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    Re: Packet Loss on PING

    In my experience, a failure on the NIC will not necessarily result in event log entries, it depends on the exact nature of the problem.

    If the NIC has failed then you won't need to replace the motherboard, so long as you have a free slot you could just add a new NIC card and use that, but lets wait to see if the new router fixes your problem first.

    StuartR

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    Re: Packet Loss on PING

    I've never actually heard of a NIC failing! But yes, they are nearly free now, not like in the days of the 3C509...

    The cable modem gets swapped out, one trusts, on Wednesday afternoon...

    John
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  8. #8
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    Re: Packet Loss on PING

    John, this probably isn't worth anything to you, but four or five days ago, I had the "cable guy" here for a short service call too. I was amused when he came in the door with a replacement new modem box under his arm, as if he was planning ahead... My problem was different than yours - random but short losses of connectivity. Anyway, while he was running his tests on my cable signal, the modem and so on, with his metering/test equipment, I noticed that he ran a ping on his server using ping xxx.xxx.xxx.xxx -t and I had never used that switch before. Of course, his answer was that it's a way to get more than the usual four packets.

  9. #9
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    Re: Packet Loss on PING

    Yes, I use PING -t occasionally, and PING -t nnn to act as a wait of (nnn-1) seconds in BATch files, as in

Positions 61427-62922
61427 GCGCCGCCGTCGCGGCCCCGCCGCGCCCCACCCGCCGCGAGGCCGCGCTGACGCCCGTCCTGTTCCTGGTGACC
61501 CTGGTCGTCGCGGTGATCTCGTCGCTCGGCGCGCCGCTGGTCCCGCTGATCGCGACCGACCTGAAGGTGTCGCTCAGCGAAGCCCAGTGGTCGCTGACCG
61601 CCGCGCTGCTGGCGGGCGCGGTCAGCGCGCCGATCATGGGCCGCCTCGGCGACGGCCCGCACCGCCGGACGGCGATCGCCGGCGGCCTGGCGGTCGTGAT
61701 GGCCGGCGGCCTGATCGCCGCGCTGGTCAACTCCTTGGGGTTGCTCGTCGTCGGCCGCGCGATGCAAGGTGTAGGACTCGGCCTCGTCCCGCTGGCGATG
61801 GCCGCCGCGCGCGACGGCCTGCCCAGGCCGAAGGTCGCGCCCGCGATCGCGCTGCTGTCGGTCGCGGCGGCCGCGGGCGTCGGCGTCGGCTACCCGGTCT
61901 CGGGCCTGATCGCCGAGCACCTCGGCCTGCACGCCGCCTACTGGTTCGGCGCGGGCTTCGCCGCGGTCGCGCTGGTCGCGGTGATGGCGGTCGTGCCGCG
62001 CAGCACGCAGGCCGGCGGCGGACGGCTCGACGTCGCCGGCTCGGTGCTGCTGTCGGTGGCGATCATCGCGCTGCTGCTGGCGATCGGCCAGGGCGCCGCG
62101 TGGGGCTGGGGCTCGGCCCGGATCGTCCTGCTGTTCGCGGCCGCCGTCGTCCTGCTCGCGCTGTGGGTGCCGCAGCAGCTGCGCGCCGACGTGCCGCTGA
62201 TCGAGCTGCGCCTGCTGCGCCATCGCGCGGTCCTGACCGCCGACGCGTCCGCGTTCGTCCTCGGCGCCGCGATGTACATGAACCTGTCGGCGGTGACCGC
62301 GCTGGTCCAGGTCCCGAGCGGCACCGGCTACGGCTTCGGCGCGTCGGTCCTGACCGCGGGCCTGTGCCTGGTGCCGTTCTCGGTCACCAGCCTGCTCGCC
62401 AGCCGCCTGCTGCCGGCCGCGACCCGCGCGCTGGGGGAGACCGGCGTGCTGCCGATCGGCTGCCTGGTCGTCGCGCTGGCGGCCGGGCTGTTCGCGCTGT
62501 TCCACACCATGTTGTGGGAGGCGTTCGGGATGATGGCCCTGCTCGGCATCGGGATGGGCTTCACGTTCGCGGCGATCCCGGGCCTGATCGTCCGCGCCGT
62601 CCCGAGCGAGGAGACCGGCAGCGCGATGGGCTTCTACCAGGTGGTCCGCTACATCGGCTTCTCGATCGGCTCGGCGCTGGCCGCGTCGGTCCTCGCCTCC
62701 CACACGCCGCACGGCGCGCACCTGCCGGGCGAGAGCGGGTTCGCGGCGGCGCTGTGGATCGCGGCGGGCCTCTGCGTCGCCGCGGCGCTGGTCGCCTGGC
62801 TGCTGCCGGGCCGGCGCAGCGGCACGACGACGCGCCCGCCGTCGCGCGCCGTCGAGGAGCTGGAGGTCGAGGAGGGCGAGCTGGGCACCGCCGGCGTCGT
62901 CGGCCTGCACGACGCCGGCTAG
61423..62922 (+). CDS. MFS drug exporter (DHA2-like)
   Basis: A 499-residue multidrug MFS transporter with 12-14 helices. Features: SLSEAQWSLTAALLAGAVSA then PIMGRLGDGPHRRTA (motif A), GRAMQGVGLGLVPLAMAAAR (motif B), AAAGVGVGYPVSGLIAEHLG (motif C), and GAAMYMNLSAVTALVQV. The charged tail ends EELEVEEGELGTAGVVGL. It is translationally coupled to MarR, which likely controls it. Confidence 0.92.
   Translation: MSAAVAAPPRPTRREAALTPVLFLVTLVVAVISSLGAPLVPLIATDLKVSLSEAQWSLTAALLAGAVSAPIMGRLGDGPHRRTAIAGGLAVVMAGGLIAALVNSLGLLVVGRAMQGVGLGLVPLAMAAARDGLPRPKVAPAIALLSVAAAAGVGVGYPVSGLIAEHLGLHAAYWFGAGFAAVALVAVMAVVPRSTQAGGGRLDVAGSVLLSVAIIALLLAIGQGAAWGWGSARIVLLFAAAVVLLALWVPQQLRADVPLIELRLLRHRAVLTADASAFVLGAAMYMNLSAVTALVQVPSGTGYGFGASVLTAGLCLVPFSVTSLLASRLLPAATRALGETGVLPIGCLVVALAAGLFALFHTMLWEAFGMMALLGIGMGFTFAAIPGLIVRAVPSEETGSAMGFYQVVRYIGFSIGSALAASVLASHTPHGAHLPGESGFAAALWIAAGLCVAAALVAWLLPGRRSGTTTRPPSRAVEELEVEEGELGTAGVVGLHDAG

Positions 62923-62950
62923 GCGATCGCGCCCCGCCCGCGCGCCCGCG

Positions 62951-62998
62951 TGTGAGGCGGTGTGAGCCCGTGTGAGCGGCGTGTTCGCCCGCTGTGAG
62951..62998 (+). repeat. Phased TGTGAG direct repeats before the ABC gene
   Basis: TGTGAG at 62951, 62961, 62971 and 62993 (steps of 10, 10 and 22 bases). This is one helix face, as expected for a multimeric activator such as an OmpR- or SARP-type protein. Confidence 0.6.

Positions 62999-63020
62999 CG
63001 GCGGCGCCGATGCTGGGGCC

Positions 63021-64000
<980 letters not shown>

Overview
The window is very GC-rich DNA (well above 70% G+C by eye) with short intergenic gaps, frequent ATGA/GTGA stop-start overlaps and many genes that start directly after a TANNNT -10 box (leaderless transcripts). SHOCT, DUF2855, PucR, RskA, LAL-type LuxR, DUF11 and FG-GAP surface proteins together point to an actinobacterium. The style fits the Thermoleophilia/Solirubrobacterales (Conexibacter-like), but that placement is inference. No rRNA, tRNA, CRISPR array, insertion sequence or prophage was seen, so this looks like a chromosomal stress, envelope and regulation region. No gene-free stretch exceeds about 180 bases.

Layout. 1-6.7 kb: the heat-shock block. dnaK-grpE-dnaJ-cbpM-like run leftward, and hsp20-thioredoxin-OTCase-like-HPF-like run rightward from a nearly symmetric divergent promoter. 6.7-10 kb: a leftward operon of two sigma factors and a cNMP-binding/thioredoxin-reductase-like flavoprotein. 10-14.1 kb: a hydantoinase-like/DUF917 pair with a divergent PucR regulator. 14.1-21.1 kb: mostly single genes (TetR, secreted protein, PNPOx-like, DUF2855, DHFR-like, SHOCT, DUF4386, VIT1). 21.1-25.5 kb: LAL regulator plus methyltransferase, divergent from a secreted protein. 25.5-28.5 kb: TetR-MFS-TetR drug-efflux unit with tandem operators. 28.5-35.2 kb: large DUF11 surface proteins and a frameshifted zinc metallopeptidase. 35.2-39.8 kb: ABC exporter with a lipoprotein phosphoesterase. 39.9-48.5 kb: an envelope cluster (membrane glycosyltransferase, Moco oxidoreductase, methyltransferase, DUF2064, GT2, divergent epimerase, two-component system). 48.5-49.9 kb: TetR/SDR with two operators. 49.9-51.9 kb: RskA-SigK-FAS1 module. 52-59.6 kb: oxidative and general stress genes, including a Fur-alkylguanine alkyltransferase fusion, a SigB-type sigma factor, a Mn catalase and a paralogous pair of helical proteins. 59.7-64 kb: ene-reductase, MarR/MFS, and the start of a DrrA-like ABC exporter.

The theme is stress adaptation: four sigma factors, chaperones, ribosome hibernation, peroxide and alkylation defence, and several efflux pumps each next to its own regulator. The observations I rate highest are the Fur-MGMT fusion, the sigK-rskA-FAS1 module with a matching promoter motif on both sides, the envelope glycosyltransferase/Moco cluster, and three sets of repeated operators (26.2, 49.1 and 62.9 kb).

ping -n 11 127.0.0.1 > nul
    for a wait of 10 seconds. It's pretty accurate!

    Thanks

    John
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  10. #10
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    Re: Packet Loss on PING

    Al,

    One of us is confused

    <code>ping x.y.z.a -n 50</code>
    will send 50 packets

    <code>ping x.y.z.a -w 50000</code>
    will wait up to 50 seconds for a response before timing out

    <code>ping x.y.z.a -t</code>
    will keep pinging the remote node till you typc Control-C

    StuartR

  11. #11
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    Re: Packet Loss on PING

    I dunno what you mean, Stuart. I'm not confused and only mentioned the switch in case John wasn't aware of it. He was talking about the loss of one or more packets of the "usual" four sent by an unspecified ping command. I wanted to make sure he knew that he could keep the ping going continuously with that switch to see what result he got with a stream of MORE than four packets.

  12. #12
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    Re: Packet Loss on PING

    I guess the one who was <img src=/S/confused.gif border=0 alt=confused width=15 height=20> must have been me then <img src=/S/smile.gif border=0 alt=smile width=15 height=15>

    StuartR

  13. #13
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    Re: Packet Loss on PING

    Just to wrap this thread up...

    Last week the engineer came to replace the motherboard in this six-month-old PC under the warranty, and discovered that the one he had brought didn't "quite" fit, even though it should have been a direct swapout. So his suggestion was either to have the entire PC replaced and all the software reinstalled, or to get a new NIC. And no, they wouldn't pay for the NIC!

    So I went to the alleged PC SuperStore which has originally supplied the PC to buy a new NIC -- and would you believe there was not a single one available to be bought, and no idea when they would come in? So I had to go to Staples to buy a Belkin NIC for only twice the price. This afternoon I installed it, and all is now well.

    John